What can COVID-19 teach us about inclusivity and care?

They always said we’d get a second wave during the fall flu season. But, we all held out hope that it just maybe, might not be the case. And yet, here it is. And it’s not just a second wave. This recent nationwide spike makes March’s numbers look like a child’s game.

There’s a lot of reasons why it’s happening.

The anti-maskers.

The COVID fatigue.

The continual fudging of boundaries.

The incredibly large social circles.

What would it really hurt, we ask, if I just fudged the rules this one time? And then again? And again.

Or, how much can this birthday party really impact anything? I trust all my friends. And this is a big milestone. We all deserve it after how good we’ve been.

And yet.

Here we are.

A black and white photo of a crowded bar

I’ve been super lucky. I’ve lived in Portland, Oregon throughout this whole ordeal and, more or less, the weather has been wonderful since March. So, while I have definitely missed travel, seeing friends, and going out to cocktail bars, I’ve been hiking all over the city. Fresh air, beautiful views, and plenty of take out options. It’s been easy to resist the temptation of getting too lax. Though, I myself have also pushed the boundaries a few times.

But, as soon as the rainy season hit, my county’s numbers skyrocketed. We all had it relatively easy and as soon as the going got tough, the avid outdoor diners reassessed their sense of risk and moved inside. The backyard barbecuers became indoor wine tasters. And so on.

As the numbers go up and up, and people get more and more lax, everyone around the country is screaming. You’re so selfish, they’re saying. Why don’t you care about your community?

And I hear that. I feel that.

But I’m also not ultra surprised. I expected this.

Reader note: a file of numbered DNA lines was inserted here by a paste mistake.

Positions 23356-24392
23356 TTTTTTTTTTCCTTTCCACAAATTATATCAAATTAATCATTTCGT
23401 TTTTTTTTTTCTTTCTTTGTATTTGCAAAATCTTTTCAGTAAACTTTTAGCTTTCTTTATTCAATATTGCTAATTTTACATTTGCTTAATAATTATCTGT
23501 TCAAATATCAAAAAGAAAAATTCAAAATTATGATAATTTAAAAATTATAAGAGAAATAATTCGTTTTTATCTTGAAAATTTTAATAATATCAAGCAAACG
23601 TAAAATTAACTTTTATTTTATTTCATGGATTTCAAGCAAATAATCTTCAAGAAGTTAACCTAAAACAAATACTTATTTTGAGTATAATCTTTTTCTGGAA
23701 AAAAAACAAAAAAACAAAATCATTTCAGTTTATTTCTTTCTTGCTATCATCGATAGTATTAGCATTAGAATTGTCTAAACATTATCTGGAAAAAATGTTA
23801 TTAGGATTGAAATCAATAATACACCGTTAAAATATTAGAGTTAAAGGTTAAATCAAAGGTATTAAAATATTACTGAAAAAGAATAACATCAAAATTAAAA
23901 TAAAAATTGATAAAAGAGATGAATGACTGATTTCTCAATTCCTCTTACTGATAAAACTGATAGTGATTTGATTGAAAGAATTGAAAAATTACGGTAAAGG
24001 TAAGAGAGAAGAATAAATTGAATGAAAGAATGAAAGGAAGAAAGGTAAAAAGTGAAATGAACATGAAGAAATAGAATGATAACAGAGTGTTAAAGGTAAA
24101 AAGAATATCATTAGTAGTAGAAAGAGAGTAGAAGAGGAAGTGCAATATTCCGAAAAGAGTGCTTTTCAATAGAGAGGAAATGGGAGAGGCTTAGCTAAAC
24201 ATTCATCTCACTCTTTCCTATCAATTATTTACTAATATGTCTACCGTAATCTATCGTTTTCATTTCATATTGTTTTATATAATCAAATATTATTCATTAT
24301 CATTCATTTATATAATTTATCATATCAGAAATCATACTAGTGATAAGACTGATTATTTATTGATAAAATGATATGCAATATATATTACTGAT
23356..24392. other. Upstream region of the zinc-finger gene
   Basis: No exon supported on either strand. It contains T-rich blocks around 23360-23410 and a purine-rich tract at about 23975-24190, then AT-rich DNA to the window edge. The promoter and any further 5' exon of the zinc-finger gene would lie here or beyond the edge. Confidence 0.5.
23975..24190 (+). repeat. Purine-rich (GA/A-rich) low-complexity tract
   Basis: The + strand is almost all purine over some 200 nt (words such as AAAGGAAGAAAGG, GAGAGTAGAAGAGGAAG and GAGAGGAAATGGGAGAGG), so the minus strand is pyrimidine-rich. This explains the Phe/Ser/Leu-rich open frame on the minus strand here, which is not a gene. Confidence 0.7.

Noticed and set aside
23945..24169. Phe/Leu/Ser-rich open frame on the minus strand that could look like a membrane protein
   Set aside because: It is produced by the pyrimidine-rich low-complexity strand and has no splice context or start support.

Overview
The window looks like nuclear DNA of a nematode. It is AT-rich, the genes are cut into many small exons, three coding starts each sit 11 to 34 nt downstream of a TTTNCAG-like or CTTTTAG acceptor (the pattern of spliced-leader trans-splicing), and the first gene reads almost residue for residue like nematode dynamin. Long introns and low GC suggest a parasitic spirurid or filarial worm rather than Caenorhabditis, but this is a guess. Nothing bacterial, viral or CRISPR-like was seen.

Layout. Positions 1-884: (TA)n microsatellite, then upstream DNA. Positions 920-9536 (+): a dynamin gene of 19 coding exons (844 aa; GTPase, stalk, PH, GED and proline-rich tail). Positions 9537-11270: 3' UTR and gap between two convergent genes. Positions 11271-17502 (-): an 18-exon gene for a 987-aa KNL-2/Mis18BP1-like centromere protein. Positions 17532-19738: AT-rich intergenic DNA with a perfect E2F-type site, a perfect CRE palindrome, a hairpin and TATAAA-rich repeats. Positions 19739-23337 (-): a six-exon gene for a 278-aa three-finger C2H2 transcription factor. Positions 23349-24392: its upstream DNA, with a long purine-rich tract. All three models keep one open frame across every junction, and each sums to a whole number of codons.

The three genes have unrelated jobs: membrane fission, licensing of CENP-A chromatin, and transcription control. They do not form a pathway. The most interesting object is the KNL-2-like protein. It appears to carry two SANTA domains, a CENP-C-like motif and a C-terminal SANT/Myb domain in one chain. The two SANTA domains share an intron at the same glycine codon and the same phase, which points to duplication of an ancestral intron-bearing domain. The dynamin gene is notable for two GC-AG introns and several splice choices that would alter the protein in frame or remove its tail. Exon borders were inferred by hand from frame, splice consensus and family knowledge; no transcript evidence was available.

That’s because this doesn’t feel all that new.

As you might know, I’ve been living with lupus, an autoimmune condition, for just over 5 years now. The majority of my friends and loved ones are great about accommodating for it. But, there will always be a limit to how much people understand and will naturally and intuitively accommodate for my illness. While I am more or less in remission, I have a couple of symptom-heavy days a week. This happens if I’ve been exposed to too much stress or too much sun. If I didn’t get enough rest. If I was on my feet for too long. If I get a slight cold. Essentially, if I’m over-taxed in the slightest, then I’m out of commission for a few hours. I’ll feel flu-like and sluggish and have the chills. My joints will hurt. Often, I can’t stand for very long. My feet ache and I get woozy. But, it passes. I just need to rest.

On top of that, I’m on a ton of drugs that lower my immune system, which means I’m super susceptible to illness. So, I need to be really diligent about germs and infections.

Most of the time, I seem totally fine, though, which is why people forget to accommodate. But I only seem so fine because I carefully control my life such that I can always get my 8–9 hours of sleep, that I’m not spending too much time outdoors, and that I’m minimizing stressful things as much as possible.

And, while I am monitoring these things at all times, I can’t ask everyone I know to be constantly thinking about them all the time, too. So, there’s always little surprises that crop up. Birthday parties hosted at the beach. Trips planned exclusively around sunbathing at some tropical location. Destinations that require a heavy amount of walking on a day that my joints just happen to not be cooperating. A spontaneous suggestion on a day where I’ve already spent that day’s dosage of energy. And, always, egregious germ maintenance and disregard for hand washing. Which isn’t to say those things are all bad. People should have their fun. It’s just sometimes lonely to be the only one making these mental calculations.